Many advisors who moved from one major firm to another during the financial crisis now believe that their future is in the independent space, yet are uncertain as to the ideal timing to make this shift.
Over the past 7 years, the importance of control, service, flexibility and autonomy have become top of mind for advisors. They recognize that the ability to control how they run their business and service their clients, along with flexibility and autonomy, are more attainable in the independent space. While quality advisors more typically possess a fiduciary mindset (regardless of actual regulatory standards), they see an enormous value to clients in being able to access the best of the industry’s resources (like shopping the street for the best loan terms or credit cards) and not being limited to their firm’s selection of offerings.
Now that many contracts are nearing completion, those advisors may feel that they’re not quite ready to make the jump to independence and are considering an interim move to another wirehouse or a regional firm. Our advice to these advisors is very straightforward:
- The only reason to move again as an employee – in advance of the ultimate move to independence – is if you need time to prepare your business for such a change and this cannot be accomplished where you are.
- An interim move for the sole reason of monetizing the business once again is often ill advised.
- A move NOT made for the benefit of clients will be recognized as such by them and ultimately mean a loss of trust.
Given these points, an advisor should consider the following:
“If the business is not yet ready for independence, then why not stay where I am until it is?”
Staying put is typically the easiest path, except in those cases where an advisor no longer believes that he can continue to grow the business or service clients as he feels he should without making some real change. Some teams need to add partners, build out staff and develop additional expertise before they are truly ready to be independent. Some advisors want to perfect their wealth management, investment management or client service models before they become business owners, and they have serious doubts whether all of this can be achieved at their current firm.
A move to another wirehouse gives a team the additional time to perform the necessary due diligence on the variety of independent options that exist. There can be a benefit to “putting your house in order” to ensure a smoother and more successful transition to independence, all while being fully supported by a major firm’s management and operational team. In essence, it serves as an “incubator period”, allowing the advisor to get the business “ready for prime time.” While it may not be perfect, it may be smarter for some to stick it out until the timing is better to make the transition to independence so that partners, team members and most importantly, clients are not subjected to a move that from the outset is, at best, a temporary measure.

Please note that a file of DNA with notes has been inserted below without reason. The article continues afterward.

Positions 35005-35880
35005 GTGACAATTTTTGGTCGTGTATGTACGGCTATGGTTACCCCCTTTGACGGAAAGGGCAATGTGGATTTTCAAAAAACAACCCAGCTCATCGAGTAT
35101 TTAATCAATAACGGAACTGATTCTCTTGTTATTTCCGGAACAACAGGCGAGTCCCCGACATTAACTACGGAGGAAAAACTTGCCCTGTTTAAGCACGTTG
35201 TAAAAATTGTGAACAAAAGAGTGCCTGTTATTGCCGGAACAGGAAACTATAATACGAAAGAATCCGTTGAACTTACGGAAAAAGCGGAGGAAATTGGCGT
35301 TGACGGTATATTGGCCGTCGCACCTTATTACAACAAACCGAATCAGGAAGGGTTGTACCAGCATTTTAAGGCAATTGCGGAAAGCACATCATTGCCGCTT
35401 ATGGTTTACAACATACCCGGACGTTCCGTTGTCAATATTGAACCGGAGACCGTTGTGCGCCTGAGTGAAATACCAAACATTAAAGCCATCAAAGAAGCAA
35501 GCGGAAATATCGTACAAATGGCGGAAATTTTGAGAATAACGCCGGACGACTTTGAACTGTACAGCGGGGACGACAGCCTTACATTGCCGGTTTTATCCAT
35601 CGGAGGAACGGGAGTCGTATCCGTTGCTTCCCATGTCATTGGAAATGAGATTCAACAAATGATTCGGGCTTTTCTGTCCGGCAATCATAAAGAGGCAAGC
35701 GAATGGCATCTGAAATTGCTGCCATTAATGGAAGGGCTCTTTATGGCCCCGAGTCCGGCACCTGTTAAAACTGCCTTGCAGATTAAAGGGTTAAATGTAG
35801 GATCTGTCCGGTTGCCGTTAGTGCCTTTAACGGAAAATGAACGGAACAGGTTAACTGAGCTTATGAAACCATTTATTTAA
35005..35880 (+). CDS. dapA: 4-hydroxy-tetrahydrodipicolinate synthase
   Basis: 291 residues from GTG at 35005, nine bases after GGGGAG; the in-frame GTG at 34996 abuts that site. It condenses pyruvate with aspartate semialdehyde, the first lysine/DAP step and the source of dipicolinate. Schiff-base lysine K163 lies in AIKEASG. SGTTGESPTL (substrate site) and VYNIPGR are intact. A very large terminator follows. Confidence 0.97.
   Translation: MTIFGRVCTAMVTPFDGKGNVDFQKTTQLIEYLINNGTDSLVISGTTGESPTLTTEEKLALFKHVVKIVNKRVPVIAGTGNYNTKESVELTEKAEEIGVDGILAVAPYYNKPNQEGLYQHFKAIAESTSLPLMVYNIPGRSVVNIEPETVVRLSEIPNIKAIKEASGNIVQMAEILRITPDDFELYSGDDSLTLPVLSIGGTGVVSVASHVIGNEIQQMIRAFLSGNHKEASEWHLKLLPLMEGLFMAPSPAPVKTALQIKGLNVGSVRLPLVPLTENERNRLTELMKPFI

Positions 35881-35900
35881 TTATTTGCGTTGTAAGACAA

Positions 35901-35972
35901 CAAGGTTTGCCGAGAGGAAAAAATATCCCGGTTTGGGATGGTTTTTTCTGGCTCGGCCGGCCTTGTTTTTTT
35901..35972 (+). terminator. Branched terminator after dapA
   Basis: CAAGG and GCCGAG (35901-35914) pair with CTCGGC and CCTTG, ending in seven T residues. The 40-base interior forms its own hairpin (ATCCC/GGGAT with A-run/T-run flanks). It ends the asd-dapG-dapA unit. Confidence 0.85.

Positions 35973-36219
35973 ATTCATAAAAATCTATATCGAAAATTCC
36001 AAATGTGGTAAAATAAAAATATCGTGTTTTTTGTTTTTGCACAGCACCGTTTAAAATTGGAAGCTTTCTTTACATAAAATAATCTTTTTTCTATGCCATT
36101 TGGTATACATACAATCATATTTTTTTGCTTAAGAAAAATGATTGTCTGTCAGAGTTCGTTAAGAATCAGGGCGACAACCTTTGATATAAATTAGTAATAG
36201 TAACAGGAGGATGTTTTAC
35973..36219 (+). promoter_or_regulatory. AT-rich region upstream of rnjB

“Can a move help me to monetize the business, and at what cost?”
Fortunately, there are many other ways to gain access to capital without putting clients through an additional transition. Third-party lending institutions, such Live Oak Bank, offer debt solutions to breakaway advisors. And for those who are comfortable selling some equity, there is no shortage of investors in this space, including Focus Financial Partners, who can provide capital for startup as well as for future needs such as acquisitions.
For others, moving to another wirehouse, even when the expectation is that it may not be the final stop, could be exactly what clients need in order to be better served and for their advisors to take the business to the next level. The opportunity this creates to recapitalize the business through another deal is just a fortunate byproduct.
That being said, a move that solves for both sides of the table – providing you with the time and money you need to prepare for an independent practice as well as a better experience for your clients – is certainly worth considering, provided you are ready to take two steps instead of one.